The National Council of the American Studies Association condemns the brutal violence inflicted on Palestinians by Israeli state and settler forces in the Gaza Strip, Jerusalem, the West Bank, and across historic Palestine. We understand this violence as continuous with a decades-long process of Israeli settler colonialism and racial apartheid. We call upon the United States to nullify its recently approved $735M weapons sale to Israel, enforce the 4th Geneva Convention, and bring about the immediate end to the blockade of Gaza, military occupation of the West Bank, ongoing ethnic cleansing in Sheikh Jarrah and East Jerusalem, and attacks, arrests, and lynchings of Palestinian citizens of Israel.
In 2013, the ASA National Council voted unanimously to support a boycott of Israeli academic institutions in response to the call for academic boycott from Palestinian scholars and activists.* It was a catalytic event in the history of the organization, building on principled traditions of anti-colonial, anti-imperial, internationalist, antiracist, and abolitionist forms of scholarship, pedagogy, and praxis. The intellectual insurgencies fired by that spark continue to grow. Since that historic resolution, movements resisting antiblack policing, militarized borders, and theft of indigenous lands and resources in Turtle Island have deepened transnational solidarities with the Palestinian struggle. Scholarship theorizing these solidarities has expanded in American Studies and Palestine has become an ever more important node of this critical scholarship.
And yet, echoes of the recent past in our urgent present are deafening. At the time, the National Council argued that endorsement of a boycott of Israeli academic institutions was warranted given U.S. military and other support for Israel, Israel’s violations of international law and UN resolutions, the documented impact of the Israeli occupation on Palestinian scholars and students, the extent to which Israeli institutions of higher education are a party to state policies that violate human rights, and the continued dispersal of Palestinian refugees denied the right to even visit their ancestral homes.
Conditions in Palestine have not improved in the interval, and in fact have only deteriorated. In recent months, Israel’s limitations on availability of COVID-19 vaccines have left Palestinians under occupation especially vulnerable to medical apartheid during the pandemic. In recent weeks, we have seen the escalation of Israeli attempts to seize land and homes from Palestinians in the Sheikh Jarrah neighborhood, Israeli military and police assaults on Palestinians at the Al-Aqsa mosque during the sacred month of Ramadan and the holy night of Laylat al-Qadr, the racist targeting of Palestinian citizens of Israel, and repression of student protests in Israeli universities. We have seen a continuous barrage of Israeli airstrikes on Gaza, one of the most densely populated regions in the world, striking critical infrastructure, schools, hospitals, media offices, book stores, residential towers, and refugee camps.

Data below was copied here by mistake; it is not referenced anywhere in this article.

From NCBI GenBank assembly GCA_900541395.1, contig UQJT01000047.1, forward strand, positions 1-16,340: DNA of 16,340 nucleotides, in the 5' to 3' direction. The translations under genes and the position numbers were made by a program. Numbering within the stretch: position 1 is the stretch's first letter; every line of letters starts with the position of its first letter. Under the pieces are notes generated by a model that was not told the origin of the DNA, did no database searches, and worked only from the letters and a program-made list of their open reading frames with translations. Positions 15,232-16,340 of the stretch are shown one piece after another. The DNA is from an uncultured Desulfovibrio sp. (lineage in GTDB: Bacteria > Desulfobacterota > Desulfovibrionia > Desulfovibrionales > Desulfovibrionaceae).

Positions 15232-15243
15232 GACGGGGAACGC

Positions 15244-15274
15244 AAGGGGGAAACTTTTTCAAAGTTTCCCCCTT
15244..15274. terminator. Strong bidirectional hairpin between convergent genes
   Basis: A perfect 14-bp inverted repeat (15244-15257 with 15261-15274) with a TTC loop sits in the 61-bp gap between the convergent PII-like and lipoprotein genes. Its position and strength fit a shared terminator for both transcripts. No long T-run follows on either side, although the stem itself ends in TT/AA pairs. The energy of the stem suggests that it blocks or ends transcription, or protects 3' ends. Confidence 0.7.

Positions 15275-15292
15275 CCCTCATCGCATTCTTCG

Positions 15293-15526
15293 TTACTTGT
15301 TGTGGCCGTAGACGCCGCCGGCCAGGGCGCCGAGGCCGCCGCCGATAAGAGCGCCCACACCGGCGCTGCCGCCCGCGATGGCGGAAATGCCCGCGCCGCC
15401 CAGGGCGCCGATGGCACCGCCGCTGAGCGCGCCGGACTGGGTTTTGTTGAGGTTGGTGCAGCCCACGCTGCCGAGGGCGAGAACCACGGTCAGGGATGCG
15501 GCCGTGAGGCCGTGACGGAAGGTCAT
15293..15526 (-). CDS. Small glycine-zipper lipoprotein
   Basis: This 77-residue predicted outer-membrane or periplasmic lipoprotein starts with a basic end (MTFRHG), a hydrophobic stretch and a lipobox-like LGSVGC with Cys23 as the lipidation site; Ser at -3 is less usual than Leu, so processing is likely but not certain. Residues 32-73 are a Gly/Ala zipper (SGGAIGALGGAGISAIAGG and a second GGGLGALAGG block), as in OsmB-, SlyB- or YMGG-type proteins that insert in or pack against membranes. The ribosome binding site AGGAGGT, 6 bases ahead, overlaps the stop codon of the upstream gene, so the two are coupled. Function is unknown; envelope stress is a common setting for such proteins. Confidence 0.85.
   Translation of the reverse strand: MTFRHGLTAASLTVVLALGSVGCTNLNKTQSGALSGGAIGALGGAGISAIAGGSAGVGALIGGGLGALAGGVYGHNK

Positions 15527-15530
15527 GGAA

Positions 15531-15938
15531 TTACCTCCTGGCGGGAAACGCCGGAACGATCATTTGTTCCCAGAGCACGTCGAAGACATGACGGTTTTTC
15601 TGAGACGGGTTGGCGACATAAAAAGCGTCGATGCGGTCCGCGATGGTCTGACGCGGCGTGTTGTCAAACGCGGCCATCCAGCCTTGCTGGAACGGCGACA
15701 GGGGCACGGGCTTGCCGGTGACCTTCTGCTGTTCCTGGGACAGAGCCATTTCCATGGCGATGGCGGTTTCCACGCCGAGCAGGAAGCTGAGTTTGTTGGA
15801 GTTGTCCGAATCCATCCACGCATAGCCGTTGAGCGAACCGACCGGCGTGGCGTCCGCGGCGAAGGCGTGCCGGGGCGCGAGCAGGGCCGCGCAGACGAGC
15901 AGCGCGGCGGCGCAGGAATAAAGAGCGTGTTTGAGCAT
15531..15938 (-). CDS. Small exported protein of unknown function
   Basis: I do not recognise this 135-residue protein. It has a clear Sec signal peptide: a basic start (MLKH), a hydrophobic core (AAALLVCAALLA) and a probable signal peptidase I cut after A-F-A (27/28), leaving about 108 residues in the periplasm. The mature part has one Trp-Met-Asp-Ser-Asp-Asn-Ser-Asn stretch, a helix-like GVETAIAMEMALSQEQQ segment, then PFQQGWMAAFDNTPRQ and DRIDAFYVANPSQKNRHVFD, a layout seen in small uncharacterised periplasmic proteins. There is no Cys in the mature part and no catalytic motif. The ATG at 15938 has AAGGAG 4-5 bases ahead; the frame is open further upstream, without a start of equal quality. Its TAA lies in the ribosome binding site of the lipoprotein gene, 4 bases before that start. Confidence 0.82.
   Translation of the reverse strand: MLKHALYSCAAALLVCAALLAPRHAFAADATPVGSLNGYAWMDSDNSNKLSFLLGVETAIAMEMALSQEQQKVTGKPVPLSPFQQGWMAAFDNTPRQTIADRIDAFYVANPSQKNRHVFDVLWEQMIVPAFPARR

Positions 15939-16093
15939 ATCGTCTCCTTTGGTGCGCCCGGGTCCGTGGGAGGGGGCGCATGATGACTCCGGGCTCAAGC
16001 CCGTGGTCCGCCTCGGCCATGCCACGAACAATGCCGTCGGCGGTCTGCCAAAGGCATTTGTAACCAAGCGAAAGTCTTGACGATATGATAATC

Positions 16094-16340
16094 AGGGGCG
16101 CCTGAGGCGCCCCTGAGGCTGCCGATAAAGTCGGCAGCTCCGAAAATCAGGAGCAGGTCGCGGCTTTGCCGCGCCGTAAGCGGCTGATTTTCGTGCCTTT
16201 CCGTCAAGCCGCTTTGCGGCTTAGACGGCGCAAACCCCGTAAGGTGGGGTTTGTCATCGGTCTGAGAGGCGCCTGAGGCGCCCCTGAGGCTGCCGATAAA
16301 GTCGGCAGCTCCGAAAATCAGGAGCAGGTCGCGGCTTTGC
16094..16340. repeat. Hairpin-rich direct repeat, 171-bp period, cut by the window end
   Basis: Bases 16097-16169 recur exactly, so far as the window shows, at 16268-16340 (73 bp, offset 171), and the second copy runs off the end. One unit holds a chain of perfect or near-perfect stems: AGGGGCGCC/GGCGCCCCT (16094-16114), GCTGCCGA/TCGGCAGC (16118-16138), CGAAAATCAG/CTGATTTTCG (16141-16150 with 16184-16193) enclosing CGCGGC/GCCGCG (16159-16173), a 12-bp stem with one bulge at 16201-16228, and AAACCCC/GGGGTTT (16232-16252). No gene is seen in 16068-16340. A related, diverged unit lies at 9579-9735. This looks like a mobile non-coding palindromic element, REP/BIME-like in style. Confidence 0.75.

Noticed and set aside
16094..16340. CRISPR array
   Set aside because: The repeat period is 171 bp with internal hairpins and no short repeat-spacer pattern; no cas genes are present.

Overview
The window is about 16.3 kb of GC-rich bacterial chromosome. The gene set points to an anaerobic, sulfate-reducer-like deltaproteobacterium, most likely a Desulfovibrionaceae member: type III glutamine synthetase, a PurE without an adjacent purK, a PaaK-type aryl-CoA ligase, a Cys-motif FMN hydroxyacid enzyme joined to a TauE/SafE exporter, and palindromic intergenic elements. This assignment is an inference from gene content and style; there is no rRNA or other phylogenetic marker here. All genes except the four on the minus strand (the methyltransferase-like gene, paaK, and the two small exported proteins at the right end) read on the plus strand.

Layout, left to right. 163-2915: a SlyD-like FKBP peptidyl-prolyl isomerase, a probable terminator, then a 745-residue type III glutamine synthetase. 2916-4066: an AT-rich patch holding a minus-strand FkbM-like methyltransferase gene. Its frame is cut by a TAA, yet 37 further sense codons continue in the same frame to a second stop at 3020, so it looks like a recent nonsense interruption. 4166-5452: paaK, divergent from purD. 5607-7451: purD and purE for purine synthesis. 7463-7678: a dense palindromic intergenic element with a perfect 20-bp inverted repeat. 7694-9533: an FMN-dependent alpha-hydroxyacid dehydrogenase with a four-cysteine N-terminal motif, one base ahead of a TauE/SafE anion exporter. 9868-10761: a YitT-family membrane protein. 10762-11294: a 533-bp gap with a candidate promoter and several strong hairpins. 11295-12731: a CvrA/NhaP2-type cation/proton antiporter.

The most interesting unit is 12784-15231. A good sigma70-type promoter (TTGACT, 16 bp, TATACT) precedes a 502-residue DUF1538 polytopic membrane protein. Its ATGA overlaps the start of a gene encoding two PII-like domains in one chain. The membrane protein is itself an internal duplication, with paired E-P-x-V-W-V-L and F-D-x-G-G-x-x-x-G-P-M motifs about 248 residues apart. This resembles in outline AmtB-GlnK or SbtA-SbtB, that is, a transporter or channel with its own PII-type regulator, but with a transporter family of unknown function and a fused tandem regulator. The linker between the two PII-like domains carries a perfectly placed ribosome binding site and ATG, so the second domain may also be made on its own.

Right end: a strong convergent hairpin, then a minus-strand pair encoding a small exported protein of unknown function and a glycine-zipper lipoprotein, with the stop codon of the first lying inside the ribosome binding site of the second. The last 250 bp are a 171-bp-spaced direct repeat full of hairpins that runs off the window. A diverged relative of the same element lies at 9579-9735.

As we write, Palestinians are rising up across historic Palestine and in diaspora to defend their rights to land, life, freedom, dignity and justice. In what has become known as the “Unity Uprising” Palestinians, across their geographic dispersions, are revolting together. Palestine solidarity marches have fanned out across the globe, linking arms and linking struggles, claiming space and lifting voices to demand a free Palestine.
As we write, expressions of solidarity are blossoming among many of our colleagues across a host of academic institutions and associations.
As we write, Scholars for Palestinian Freedom collect signatures not only to affirm the Palestinian struggle as an indigenous liberation movement confronting a settler colonial state, but also call on us to affirm the rights and dignity of the Palestinian people and foundational principles of academic integrity.
And as we write, Palestinians embark on a historic General Strike across Gaza, the West Bank, inside 1948 Israel, and across the diaspora.
We urge our members to enact solidarity that builds on the ASA’s academic boycott resolution by refusing complicity with Israeli academic institutions and rejecting participation in Israeli-sponsored or funded programs, including Study Abroad programs in Israel.
Peace is more than the absence of conflict; it is the presence of justice. We invite any affiliated departments, programs, research units, and organizations affiliated with ASA to endorse this statement. Please send an email to ASA President Dylan Rodriguez (dylanrodriguezASA@gmail.com) if you wish to do so. Your endorsement will be included in the public version of this statement that is posted on the ASA website.
For additional teaching and learning resources see:
The National Council of the American Studies Association
*In accordance with ASA policies and procedures, the 2013 National Council passed this resolution with the additional support of the ASA membership, which voted in favor of endorsement.
The following organizations have endorsed this statement:
Arab American Studies Association
CUNY for Palestine--a university-wide coalition that includes members of the ASA
New York University American Studies Program
University of California Davis Department of Asian American Studies
University of California San Diego Ethnic Studies Department
University of California Santa Cruz Program in Critical Race and Ethnic Studies (CRES)
Community announcements and events are services that are offered by the ASA to support the organizing efforts of critical constituency groups. They do not reflect the decisions or actions of the association’s governance bodies, the National Council or Executive Committee. Questions should be directed to the committee, caucus, or chapter that has authored and posted this notice.